- Suppliers’ dog & pony — suppliers take off on their spiel
- Alternative: Customer-directed Agenda — suppliers follow a prescribed agenda of customers’ topics or questions provided in advance
- Q&A — customers ask their questions at the end
- Suppliers’ summary — wrap up of suppliers’ pitch attempting to hit customers’ hot buttons
As you can see, there’s not much advantage to gain for suppliers being better at structure than their competitors.
“Form” in Sales Conversations
In short-list presentations, sales conversations can take good, bad, boring, or fatal forms; they don’t follow a common form.
Form is the answer you’ll give when someone asks how your presentation went.
Your reply of “Great!” or “We stunk up the place,” or “It was just so-so” is your judgment of the sales conversation’s form.
Form is ephemeral and best thought of in terms of the color or tenor of a sales conversation.
Form will impact the degree to which customers engage and interact with the presenting supplier, which in turn leads to increased information retention and greater persuasion when customers do make a selection.
Structure on the other hand doesn’t give suppliers an edge. You’ll never hear sales reps boasting they’ve increased their chances of success because they followed structure to a “T” but were awful in their form.
Shaping the Form of Sales Conversations
So how can suppliers shape the form of sales conversations?
Replace the way one thinks about presentations
Suppliers must recognize and accept that form is more important than structure.
Their presentation teams must accept the reality that sales presentations are conversations; that coloring within the prescribed lines of structure is never as powerful as a lively, engaging conversation; that if customers are not engaged but sit there passively and quietly, then the supplier’s team failed and should pack up and go home.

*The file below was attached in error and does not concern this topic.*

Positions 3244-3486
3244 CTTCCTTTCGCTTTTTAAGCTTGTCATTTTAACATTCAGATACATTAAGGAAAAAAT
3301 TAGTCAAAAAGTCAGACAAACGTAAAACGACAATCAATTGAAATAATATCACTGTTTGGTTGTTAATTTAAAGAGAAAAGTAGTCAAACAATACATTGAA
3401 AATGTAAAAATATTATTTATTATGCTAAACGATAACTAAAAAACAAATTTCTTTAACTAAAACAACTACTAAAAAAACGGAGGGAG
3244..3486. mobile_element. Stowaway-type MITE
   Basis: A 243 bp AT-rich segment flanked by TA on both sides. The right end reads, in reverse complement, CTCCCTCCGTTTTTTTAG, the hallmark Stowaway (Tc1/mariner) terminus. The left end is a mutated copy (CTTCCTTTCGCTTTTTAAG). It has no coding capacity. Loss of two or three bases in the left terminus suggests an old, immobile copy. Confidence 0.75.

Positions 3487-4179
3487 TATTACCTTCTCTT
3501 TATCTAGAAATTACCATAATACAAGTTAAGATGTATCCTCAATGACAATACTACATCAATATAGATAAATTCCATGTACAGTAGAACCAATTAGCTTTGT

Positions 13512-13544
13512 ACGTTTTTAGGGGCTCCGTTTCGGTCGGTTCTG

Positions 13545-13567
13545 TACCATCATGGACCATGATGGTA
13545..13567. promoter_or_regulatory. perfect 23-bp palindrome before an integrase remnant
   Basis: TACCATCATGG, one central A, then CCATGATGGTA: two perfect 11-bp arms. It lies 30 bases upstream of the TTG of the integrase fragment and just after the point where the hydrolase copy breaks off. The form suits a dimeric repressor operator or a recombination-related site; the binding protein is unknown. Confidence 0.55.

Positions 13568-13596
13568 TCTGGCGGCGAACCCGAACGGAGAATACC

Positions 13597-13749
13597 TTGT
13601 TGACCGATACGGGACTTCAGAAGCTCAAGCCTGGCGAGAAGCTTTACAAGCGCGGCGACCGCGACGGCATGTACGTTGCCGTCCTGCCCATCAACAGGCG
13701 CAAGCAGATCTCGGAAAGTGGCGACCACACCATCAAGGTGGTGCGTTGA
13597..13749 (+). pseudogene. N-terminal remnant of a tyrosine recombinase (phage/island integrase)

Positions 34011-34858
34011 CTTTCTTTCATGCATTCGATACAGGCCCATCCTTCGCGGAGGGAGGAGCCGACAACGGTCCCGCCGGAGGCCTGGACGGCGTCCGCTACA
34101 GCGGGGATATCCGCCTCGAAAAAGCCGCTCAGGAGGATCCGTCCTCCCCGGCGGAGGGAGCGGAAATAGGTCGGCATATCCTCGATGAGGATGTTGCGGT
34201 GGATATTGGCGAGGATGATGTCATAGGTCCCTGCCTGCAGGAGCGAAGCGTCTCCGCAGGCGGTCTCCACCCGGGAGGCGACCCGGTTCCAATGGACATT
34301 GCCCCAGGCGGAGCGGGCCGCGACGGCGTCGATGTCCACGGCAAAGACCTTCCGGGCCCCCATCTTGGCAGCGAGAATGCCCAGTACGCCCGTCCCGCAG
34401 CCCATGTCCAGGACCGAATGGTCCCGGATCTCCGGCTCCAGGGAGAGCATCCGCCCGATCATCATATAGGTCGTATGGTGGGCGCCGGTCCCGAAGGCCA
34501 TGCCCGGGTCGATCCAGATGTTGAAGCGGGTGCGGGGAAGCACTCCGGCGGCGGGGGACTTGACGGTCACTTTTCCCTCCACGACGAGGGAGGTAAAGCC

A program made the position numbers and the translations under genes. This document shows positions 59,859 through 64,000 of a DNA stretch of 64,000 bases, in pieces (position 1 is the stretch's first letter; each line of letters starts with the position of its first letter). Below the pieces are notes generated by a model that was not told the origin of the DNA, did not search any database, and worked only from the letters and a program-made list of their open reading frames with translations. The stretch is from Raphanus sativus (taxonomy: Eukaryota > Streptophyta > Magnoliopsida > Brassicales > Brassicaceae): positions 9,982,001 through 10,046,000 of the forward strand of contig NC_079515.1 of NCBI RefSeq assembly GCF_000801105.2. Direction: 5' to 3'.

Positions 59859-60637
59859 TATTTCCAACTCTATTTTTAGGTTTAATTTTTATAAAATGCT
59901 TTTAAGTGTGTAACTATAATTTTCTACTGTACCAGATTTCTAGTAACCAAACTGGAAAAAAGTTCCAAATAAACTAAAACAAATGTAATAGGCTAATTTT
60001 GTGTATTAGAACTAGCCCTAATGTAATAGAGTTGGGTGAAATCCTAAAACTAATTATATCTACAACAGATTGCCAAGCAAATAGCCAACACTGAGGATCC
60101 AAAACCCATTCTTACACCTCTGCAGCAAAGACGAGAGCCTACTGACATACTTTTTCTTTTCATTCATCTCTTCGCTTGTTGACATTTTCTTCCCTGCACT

Once the “show up and throw up” model is dropped, why not choose the reality of a customer conversation, one that is symmetrical, engaging, and persuasive?
Prepare more to engage than overwhelm
Suppliers must spend the majority of their rehearsal time on tactics that get their customers involved.
Of course suppliers’ team members must know who speaks to which topics and when. Yes, there must be rehearsal to move gracefully through the structure.
But in addition to that basic rehearsal, suppliers must practice presenting their solution in ways that enable them to elicit customers’ feedback instantly in the moment.
Immediately after talking about their topics, presenters must ask follow on questions addressing customers’ interests and concerns.
This doesn’t mean presenters only ask questions of customers.
It does mean that presenters present a short info bite and then converse with customers; give and take, honestly listening and considering what customers are saying, before responding to customers’ input and building their follow-on responses off it.
And in the End
A supplier will know when they’re on form in a sales conversation because customers will begin to visualize the supplier’s solution. Better still is when customers start revising the solution to better suit their needs as they see it. And of course, the ultimate is when customers begin to discuss the details of implementation.
This is the give and take of short-list presentations where the supplier has become one with their customer. This is an exchange of observations, opinions, and ideas that help make good buying decisions, where information is shared relatively equally, and forms the beginning of a mutually beneficial business relationship.
All it takes is a conversation.